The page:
As Ted C. Fishman pointedly remarks in China, Inc., “China is everywhere these days.” Despite its ubiquitous presence, America does not accept the rising competitiveness of the Chinese economy as par for the course. The threat of China equaling or surpassing the United States as a world super power is a real concern and there are many ideas being put forth as to how to maintain competition with a Chinese economy that seems to be expanding at warp speed.
“Maintain” is the key word, however, and its use belies the wrong approach. Regardless of the immense cost advantages that China currently enjoys, the United States continues to have a leg-up in a department that is somewhat downplayed in comparisons of the US economy to China’s: freedom.
According to Ronald Inglehart and Christian Welzel, “socioeconomic modernization,” “a cultural shift toward rising emphasis on self expression,” and “democratization” all constitute expediters of human development. In an attempt to simplify a complex modernization theory:
• with the onset of socioeconomic modernization comes fewer constraints on human choice due to greater resources
• as humans enjoy the rewards of increased autonomy they begin to internalize self-expression values;
• with greater valuation of self-expression citizens begin to understand the importance of civil and political liberties and demand access to them
• public demand for these liberties catalyzes the establishment of “institutions best suited to maximize human choice”
This process culminates, according to Inglehart and Welzel, universally in democracy.
The primary differentiator between industrialist societies moving toward secular-rational values and postindustrialist societies that exhibit self-expression values is an emphasis on survival. While survival is the ultimate human goal, as human development progresses from pre-industrial to post-industrial, perceived levels of existential security increase. It is the confidence in existential security, in the ability to meet basic human needs, that allows humans in postindustrialist societies to occupy themselves with self-expression values instead of depending on external authorities to provide survival security.
In a country that has only relatively recently pulled large segments of its population out of destitute poverty, China would be characterized as an industrial society moving toward secular-rational values. These values tend to emphasize both science and reason while still relying heavily on order and limits. This means that while Chinese citizens have been experiencing increases in personal choice they still live under a very authoritarian government that imposes regulations and limits on their choices. For example, the Chinese government exerts considerable control over what is published in its mass media outlets so citizens have a limited choice as to which news stories they can consume.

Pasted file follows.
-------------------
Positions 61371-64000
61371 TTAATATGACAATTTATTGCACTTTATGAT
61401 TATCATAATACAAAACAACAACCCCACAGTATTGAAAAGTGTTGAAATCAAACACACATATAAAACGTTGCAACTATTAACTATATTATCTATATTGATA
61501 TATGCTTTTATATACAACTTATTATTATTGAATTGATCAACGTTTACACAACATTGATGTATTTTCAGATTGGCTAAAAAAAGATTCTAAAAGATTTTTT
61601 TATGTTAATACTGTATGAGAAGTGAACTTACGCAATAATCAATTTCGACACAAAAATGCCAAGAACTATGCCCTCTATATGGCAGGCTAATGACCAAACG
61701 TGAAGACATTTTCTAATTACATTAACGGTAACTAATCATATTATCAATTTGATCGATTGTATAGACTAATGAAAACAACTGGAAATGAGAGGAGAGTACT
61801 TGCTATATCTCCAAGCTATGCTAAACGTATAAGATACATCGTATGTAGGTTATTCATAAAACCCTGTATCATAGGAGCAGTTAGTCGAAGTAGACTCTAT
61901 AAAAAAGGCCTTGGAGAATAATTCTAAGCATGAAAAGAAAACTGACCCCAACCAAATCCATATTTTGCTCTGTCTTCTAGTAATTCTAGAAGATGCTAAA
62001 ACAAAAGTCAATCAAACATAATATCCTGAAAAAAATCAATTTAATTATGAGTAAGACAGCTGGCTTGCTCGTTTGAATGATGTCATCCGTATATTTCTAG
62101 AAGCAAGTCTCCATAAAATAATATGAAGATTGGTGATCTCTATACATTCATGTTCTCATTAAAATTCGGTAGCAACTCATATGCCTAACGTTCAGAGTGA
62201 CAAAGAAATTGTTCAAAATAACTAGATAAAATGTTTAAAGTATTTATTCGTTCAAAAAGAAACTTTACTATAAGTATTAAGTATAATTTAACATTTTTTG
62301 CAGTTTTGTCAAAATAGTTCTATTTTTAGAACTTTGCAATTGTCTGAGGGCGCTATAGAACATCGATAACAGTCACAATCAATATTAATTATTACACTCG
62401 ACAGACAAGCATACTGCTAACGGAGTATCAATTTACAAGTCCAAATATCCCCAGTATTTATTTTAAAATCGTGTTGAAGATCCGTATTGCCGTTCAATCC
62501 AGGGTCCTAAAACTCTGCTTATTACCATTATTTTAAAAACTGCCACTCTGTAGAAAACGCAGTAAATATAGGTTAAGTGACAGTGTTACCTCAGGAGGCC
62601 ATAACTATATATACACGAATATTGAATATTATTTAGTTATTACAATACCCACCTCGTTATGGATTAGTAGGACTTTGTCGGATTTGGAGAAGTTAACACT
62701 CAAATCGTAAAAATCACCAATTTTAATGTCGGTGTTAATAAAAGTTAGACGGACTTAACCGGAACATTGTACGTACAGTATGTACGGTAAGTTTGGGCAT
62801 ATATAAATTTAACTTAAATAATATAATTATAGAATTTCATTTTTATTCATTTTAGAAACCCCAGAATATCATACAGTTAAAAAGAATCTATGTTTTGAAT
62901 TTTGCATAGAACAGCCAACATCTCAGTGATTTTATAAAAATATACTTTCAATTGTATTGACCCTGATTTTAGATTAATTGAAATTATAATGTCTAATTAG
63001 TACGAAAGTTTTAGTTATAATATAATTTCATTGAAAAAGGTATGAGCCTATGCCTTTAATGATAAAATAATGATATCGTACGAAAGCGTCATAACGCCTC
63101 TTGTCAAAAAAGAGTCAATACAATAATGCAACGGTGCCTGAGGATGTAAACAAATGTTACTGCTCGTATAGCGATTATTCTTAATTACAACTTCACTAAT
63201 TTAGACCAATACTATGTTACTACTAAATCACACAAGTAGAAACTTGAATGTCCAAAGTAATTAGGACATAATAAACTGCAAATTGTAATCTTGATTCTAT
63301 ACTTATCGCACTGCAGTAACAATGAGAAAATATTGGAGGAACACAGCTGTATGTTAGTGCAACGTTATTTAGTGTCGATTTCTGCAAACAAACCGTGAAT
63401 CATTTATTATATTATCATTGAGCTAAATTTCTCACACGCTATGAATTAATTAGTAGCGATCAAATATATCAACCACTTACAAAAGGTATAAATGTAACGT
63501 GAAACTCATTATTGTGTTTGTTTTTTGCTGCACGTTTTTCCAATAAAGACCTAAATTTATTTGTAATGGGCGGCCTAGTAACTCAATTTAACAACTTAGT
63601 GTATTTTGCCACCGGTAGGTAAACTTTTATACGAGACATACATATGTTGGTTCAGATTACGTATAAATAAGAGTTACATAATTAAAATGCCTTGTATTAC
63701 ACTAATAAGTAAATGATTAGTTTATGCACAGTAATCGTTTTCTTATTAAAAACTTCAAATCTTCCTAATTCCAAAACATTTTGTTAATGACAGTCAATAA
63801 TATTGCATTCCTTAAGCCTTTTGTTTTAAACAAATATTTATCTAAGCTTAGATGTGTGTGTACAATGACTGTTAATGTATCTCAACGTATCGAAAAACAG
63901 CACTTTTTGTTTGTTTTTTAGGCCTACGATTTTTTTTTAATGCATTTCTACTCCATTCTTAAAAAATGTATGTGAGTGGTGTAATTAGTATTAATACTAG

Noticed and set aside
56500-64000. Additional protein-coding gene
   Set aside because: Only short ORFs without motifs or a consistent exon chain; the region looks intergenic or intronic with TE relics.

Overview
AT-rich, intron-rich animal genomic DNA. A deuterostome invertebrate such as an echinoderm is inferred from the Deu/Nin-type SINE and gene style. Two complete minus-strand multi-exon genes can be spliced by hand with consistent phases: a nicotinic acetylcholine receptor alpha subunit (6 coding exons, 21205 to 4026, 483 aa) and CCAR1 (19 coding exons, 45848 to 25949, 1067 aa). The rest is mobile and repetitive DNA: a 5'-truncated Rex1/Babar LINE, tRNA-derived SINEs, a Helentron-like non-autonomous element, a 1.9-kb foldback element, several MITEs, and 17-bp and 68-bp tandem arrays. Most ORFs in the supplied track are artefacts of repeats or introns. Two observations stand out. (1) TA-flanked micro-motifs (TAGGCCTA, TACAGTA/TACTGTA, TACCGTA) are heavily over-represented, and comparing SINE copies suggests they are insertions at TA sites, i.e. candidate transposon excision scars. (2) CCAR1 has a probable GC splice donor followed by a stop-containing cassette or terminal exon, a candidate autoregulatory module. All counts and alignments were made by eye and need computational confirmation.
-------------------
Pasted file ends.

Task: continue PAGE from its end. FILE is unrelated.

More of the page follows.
In contrast, the United States is a postindustrialist nation made up of citizens that exhibit self-expression values and who constantly strive toward “increasing emancipation from authority.” Americans enjoy freedom of speech and thus have a vast array of choices when it comes to consumption of mass media. Fewer constraints on autonomy has fueled the creation of a “knowledge society” that fosters “intellectual independence,” creativity, and innovation. Innovations in farming techniques in the form the John Deere 9650STS has allowed American bean and corn farmers to compete in the Chinese market by offering these goods at a lower cost.
It is this strength that the United States must (forgive the irony) capitalize upon in order to continue to improve as a country and succeed in outcompeting China in economic strength. Maintenance should not be our goal, but improvement both in our own right and relative to China’s robust growth. As Fishman prescribes, “America itself must become a new place.”
While switching to renewable energy technology is not a race in the proportions of Sputnik, in some sense it is a competition. Although China’s rapid development raises great alarm about its impact on climate change, in its relative youth as an economic power it has already made important strides to contain its carbon emissions. In 2007, it became the first developing economy to adopt a National Climate Change Program focused on reducing its emissions
A recent article written by Xie Zhenua, Chinese President Hu Jintao’s special representative on climate change, outlines four ways in which China has been working to become more sustainable, including increasing the use of renewable energy for primary energy to 15% by 2020, from 10% in 2010. In comparison to the progress the developed and experienced United States has made, China looks like a prodigiously ambitious teenager while the US appears as the hesitant mid-life crisis racked forty-something.
In the same vein as the Breakthrough Institute, Fishman prescribes that in order for the United States to not just stay abreast of China but place itself on an upward trajectory, it must invest in innovation; particularly through education.
While Breakthrough focuses on investing in renewable energy innovation, investments in education can lead to benefits across the spectrum of sectors that make up the United States economy. Our competitive edge over China, as well as future economic competitors, is the freedom America has prided itself on throughout its existence. While China’s great source of strength is its immense population, our inexhaustible resource is the knowledge economy our level of socioeconomic development provides. We should not let this crucial asset go to waste.